The Toms Collection: Sixteenth- to Nineteenth-Century Tapestries
The Toms Collection is one of the most important ancient tapestry collections privately assembled during the second half of the twentieth century. Bequeathed to the State of Vaud by Mary Toms in 1993, it comprises more than one-hundred wall tapestries and decorative tapestry pieces, representing major early sixteenth- to late nineteenth-century European manufactories.
In 1958, having amassed a fortune in real estate, the English property developer Reginald Toms (1892-1978) and his wife Mary (1901-1993) settled in the Château de Coinsins, in the French-speaking part of Switzerland. They discovered a passion for ancient tapestries and, in the sixties, made the acquisition of some one hundred pieces.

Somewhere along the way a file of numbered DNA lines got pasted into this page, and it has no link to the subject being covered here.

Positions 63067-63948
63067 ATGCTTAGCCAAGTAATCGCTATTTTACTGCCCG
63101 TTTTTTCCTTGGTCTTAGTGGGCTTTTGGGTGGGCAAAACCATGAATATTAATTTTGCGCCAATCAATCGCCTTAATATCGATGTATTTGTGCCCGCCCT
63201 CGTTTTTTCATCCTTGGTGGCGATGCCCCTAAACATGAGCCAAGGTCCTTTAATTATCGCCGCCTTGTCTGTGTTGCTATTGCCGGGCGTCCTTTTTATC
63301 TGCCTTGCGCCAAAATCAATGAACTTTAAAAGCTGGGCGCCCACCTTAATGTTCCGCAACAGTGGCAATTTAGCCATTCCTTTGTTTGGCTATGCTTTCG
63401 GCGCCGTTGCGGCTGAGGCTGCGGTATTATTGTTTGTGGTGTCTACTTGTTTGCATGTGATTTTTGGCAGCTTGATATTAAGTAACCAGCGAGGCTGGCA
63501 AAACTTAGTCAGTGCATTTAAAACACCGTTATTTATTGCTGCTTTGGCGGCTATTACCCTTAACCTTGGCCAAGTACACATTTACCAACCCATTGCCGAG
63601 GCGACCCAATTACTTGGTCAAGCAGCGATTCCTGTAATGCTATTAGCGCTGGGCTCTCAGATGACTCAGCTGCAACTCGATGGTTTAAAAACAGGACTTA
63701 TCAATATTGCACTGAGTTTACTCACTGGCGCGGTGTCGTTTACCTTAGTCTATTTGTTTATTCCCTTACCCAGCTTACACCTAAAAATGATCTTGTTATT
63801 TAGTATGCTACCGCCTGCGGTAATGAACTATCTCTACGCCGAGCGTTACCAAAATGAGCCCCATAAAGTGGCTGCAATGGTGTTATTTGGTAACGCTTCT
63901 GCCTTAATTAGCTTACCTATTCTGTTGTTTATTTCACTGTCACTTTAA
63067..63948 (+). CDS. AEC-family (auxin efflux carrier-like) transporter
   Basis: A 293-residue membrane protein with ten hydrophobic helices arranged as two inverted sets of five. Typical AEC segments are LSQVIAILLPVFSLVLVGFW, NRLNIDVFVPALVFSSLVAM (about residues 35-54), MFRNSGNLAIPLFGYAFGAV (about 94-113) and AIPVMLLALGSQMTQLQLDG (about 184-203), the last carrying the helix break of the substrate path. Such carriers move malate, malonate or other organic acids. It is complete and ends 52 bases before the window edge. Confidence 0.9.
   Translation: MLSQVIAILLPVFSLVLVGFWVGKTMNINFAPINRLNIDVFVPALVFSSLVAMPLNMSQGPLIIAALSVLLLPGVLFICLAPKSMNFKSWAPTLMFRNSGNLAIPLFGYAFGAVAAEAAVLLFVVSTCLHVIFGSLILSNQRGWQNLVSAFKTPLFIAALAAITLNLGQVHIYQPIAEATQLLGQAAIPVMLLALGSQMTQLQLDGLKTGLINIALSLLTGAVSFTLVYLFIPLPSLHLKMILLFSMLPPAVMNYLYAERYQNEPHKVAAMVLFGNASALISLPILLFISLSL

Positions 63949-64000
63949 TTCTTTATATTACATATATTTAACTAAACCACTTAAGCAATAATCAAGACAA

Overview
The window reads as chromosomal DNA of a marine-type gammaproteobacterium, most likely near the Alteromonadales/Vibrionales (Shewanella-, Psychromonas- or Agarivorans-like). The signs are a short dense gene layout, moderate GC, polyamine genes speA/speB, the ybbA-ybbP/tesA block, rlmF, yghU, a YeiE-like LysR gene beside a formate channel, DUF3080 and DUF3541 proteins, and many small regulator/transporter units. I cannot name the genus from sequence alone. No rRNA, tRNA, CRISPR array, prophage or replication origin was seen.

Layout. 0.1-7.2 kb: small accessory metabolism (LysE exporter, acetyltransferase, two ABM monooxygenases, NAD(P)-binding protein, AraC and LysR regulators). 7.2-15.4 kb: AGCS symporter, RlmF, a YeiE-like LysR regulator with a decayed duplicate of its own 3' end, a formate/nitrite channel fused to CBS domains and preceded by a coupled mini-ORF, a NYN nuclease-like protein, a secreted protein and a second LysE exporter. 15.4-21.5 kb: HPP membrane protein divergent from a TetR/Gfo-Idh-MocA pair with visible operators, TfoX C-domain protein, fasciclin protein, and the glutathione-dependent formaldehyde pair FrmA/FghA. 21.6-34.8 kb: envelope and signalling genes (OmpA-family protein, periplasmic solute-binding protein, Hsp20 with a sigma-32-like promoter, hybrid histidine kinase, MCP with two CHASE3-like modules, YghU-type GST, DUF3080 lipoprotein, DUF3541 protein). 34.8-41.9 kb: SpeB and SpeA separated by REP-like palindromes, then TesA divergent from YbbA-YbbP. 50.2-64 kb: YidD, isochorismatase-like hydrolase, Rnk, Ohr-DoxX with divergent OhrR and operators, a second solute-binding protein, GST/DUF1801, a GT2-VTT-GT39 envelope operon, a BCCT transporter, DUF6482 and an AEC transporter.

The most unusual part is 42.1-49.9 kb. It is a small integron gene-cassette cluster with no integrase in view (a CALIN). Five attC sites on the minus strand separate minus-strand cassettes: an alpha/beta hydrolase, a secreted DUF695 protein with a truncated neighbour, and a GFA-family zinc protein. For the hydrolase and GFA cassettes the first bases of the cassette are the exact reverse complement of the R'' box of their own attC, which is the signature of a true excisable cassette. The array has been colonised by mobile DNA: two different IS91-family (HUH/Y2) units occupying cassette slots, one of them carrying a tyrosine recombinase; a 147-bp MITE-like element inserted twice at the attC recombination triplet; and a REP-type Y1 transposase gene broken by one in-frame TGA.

More than fifty of the tapestries in the Toms Collection were woven in the workshops of Flanders, mostly in the Baroque period and the eighteenth century. Beautiful tapestries from English, Italian and French workshops, as well as English embroidered pieces, complete this prestigious ensemble which is noteworthy not only for its geographical, chronological and thematic diversity, but also for its remarkable condition.
Since the 1994-2002 restoration campaign conducted by Manufacture royale De Wit, in Mechelen, Belgium, the treasures of the Toms Collection have been admired at the Abbey of Payerne, Switzerland, the Metropolitan Museum of New York, the Musée des Beaux-Arts in Lausanne, the Palacio Real in Madrid, the Cité de la Tapisserie in Aubusson, and the Musée Rath in Geneva.